"There is a Chris Sharma route that I am super keen to try called Jumbo Love (9b) at Clarke Mountain near Los Angeles. I would also like to visit Morocco, Chile, China and Australia." Of course I offered him a place to crash if he made his way to Tasmania.
Speaking with Seb about new climbs was like listening to a gold digger sharing his enthusiasm about his new find. Putting up new routes requires a patient and visionary climber; the dirt, the bush-bashing and the constant let downs when you think you saw that bodacious line from a road only to get there and find fool's gold (choss). You need to see through that, you need to put on your Earnest Shackleton and believe that you will find. I know that new routing vibe and Seb loves that as much as the climbing. I asked another French climbing legend, Antoine le Menestrel who was at the forefront of climbing in the 1980's to give his take on Seb here in the present age. Recently Seb came to Antoine's home in Buoux, the place where climbing cut through to the 8th dimension in that other era. This is what the Jedi Master said of the Apprentice.
"In the winter of 2019, Seb Bouin asked me to participate in his "Vintage Tour" (Seb enjoys organising tours to stoke his fire). We had an outing at Buoux in the Bout du Monde Sector, the scene of many battles. I watched him complete La Rage de Vivre 8 b/c (5.14a), a route that I completed in 1986, at the time it was one of the hardest routes in the world. It is the sequence of La Rose et le Vampire 8b and La Secte 8a/b."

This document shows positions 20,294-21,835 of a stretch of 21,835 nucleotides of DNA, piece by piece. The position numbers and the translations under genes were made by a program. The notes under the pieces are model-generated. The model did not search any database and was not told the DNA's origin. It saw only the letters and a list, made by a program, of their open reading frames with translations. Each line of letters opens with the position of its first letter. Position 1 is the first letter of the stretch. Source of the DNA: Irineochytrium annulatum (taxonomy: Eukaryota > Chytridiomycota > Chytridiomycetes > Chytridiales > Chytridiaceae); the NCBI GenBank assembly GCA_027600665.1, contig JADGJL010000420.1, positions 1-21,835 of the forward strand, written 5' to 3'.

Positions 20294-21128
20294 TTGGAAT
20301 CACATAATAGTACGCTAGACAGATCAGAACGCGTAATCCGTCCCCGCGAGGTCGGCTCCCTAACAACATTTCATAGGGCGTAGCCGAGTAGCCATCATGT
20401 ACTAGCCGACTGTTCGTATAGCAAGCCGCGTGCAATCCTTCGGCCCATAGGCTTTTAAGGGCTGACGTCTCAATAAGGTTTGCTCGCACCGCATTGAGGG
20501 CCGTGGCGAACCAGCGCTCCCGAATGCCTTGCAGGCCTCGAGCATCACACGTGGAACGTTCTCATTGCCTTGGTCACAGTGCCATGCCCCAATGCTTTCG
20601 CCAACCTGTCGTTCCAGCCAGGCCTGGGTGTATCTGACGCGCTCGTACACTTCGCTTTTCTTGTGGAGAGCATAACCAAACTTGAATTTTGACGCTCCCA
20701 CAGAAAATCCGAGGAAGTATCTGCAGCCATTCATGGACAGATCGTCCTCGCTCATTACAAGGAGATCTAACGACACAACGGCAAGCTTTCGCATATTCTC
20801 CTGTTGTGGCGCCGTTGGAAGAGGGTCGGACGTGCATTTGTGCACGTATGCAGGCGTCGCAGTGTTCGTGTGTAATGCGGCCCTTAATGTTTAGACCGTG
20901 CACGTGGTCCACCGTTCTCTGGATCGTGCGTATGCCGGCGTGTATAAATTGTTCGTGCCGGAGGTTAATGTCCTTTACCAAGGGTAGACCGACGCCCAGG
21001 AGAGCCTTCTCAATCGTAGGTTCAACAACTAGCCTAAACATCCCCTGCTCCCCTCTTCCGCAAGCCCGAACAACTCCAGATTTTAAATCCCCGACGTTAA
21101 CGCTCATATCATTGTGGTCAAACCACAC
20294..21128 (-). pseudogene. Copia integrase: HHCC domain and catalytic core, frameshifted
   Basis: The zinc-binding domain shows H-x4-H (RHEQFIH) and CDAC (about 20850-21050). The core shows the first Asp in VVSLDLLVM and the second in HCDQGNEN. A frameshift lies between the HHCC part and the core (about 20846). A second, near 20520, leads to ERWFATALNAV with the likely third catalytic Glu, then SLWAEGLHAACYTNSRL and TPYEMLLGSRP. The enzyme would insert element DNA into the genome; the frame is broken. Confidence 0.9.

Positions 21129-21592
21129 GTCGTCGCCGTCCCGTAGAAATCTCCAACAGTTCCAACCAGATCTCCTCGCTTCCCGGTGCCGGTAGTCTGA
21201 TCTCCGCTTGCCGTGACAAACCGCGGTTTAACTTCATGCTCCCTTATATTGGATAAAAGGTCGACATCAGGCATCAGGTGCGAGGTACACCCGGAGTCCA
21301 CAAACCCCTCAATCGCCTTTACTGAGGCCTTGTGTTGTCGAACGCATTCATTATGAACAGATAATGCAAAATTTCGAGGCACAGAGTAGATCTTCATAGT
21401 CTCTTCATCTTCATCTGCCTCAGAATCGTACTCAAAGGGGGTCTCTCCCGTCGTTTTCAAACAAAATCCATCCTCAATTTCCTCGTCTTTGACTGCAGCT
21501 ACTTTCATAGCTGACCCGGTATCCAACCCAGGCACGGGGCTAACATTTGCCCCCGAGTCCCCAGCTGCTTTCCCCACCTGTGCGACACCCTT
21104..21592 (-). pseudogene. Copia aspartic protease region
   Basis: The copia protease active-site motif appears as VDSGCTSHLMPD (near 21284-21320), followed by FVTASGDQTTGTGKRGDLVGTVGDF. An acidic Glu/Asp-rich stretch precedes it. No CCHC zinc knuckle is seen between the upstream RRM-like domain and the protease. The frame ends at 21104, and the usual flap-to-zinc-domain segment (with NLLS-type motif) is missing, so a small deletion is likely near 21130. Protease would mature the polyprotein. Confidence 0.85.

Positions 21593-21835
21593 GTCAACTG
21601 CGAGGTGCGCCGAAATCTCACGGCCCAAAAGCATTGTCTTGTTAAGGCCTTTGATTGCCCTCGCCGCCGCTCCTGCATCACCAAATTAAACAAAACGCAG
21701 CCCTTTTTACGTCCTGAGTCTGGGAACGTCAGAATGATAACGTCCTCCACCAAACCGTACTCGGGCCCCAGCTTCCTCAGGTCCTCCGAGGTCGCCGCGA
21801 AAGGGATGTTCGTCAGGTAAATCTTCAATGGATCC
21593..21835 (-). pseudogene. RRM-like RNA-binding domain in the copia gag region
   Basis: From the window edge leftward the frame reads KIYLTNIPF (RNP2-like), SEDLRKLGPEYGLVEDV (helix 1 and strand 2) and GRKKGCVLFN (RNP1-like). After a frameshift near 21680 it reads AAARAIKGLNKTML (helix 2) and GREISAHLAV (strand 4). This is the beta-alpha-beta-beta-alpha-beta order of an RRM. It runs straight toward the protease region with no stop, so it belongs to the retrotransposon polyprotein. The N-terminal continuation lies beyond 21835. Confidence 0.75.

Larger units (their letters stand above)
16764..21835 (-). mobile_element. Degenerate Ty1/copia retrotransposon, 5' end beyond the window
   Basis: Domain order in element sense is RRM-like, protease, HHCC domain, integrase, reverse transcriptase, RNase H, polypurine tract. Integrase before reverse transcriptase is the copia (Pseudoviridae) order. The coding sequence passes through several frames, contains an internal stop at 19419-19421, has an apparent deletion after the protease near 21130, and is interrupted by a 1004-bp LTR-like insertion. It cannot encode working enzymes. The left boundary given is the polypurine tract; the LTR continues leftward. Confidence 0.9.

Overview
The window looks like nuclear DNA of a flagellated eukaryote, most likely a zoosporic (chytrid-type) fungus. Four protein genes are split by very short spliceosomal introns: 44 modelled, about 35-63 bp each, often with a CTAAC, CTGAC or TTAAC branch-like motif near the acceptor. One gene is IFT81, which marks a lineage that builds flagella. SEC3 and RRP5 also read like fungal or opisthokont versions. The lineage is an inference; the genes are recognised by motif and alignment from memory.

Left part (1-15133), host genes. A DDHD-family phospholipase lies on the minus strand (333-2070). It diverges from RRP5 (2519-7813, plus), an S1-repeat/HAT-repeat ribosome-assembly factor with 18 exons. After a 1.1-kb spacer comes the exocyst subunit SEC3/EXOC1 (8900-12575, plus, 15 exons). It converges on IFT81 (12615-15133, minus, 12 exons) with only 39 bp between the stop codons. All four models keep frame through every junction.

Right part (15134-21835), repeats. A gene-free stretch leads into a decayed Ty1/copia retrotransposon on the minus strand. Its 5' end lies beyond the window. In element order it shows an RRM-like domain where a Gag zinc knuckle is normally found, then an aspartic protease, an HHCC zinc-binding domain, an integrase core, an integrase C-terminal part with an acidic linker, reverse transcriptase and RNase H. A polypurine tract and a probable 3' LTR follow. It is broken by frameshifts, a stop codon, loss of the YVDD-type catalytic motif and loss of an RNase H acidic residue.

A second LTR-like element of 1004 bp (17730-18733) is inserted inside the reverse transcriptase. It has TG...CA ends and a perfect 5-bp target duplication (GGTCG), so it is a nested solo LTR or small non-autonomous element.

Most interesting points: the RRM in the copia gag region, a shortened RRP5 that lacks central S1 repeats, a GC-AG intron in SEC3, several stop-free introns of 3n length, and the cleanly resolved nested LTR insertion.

Seb worked through the shallow pockets, crazy cross-over's and steep Buoux limestone like a true Frenchman, and Antoine was very happy to witness Seb's experiment at the place climbing commentators used to call, The Laboratory. Antoine continued.
"I like Seb's approach, it's cultural because it integrates sport climbing and respects the best of French performances. Climbing is constantly being invented. Seb doesn't consume climbing, he is a part of its evolution. He respects history and is adding his signature as a climber."